The Last Days of Summer Before the First Frost (Tim Bowling)
Skipped posting yesterday because I went to hear music instead. Afterwards, walking back to the subway from the concert hall, I didn't want to put my earphones in because what I'd just heard was still sort of with me. It was brisk then, and dark (city dark, the kind where there's plenty of light but things take on a nighttime character anyway), and this poem reminds me of that, even though there's nothing of the city in it, really.
There are parts of this that I think are a bit sentimental for my taste, and a bit simplistic ("a child's love" and "I followed my heart" - yeesh). But I love the wilderness language, wolf and deer and salmon, the way these make me think fly fishing in the Rockies, standing in a stream with waders on and seeing a grizzly go by. I've been working on a fiction piece that starts off in Yellowstone and this is the same sort of mood I'd like to evoke. I also like "the bee trails turning to ice as they’re flown."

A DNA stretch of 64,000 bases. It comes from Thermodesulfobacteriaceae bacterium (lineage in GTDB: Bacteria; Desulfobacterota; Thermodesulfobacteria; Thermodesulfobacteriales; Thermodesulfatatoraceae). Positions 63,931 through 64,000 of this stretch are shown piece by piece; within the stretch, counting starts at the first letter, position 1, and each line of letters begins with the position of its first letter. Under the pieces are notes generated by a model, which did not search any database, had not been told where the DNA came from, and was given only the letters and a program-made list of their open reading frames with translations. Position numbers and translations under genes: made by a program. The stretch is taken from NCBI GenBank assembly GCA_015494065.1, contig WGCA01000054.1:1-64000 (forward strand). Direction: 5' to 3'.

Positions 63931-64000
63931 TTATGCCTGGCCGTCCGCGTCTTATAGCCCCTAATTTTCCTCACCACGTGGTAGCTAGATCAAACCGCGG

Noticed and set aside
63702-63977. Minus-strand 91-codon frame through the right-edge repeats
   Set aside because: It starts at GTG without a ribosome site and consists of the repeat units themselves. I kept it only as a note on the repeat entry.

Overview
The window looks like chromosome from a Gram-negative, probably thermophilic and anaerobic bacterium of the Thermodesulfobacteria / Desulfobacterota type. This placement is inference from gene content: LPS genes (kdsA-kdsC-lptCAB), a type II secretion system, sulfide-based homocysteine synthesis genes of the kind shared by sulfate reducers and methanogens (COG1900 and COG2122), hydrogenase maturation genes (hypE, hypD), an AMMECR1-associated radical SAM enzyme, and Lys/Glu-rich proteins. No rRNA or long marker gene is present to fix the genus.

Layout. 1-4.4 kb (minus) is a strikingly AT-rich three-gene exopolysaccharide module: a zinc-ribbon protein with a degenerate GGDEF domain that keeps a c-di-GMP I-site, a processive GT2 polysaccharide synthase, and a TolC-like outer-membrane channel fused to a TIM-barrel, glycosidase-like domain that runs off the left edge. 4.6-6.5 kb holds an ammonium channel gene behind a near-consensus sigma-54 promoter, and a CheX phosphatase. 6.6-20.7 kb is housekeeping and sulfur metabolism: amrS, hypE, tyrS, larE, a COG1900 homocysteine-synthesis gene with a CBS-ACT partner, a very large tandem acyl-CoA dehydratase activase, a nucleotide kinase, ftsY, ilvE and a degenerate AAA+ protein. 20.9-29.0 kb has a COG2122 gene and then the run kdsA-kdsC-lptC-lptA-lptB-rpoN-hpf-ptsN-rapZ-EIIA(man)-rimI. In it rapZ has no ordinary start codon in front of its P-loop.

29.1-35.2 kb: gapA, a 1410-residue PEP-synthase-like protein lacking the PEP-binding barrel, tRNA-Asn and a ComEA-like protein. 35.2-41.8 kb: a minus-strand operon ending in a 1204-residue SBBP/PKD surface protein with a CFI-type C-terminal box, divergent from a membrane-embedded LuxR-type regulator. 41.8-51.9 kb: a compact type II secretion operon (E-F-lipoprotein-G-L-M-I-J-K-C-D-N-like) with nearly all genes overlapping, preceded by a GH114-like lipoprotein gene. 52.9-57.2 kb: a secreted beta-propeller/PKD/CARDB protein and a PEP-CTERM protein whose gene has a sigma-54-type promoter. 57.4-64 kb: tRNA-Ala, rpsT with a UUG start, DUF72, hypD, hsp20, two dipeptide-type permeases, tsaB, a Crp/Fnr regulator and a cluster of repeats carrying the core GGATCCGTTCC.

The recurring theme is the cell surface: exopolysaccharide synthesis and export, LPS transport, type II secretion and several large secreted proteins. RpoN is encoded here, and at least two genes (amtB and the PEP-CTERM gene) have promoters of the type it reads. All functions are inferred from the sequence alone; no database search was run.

And I love "where the spider lets its microphone down" - what a great, precise-but-new way of describing that. You can picture exactly what it means, but it's a really unusual metaphor. So cool.
Actually, I pretty much like the first half of this a hell of a lot more than the second half, except for the last line. The nature imagery is way more convincing than the schmaltz. I think it's really hard to do straightforward emotional stuff in writing these days - you have to approach it sideways rather than head on. Partly because of the whole earnestness thing. But also because emotions have become cliche. Just expressing an emotion in straightforward terms isn't convincing because it's been said before. Which makes things difficult, because of course, the reason it's been said before is that it is a near-universal experience that we all want to talk about. But by approaching emotion via metaphor, if you do it right, you can convey the sort of personality of the specific relationship between this mother and this child, and still evoke the universal relationship between mothers and children.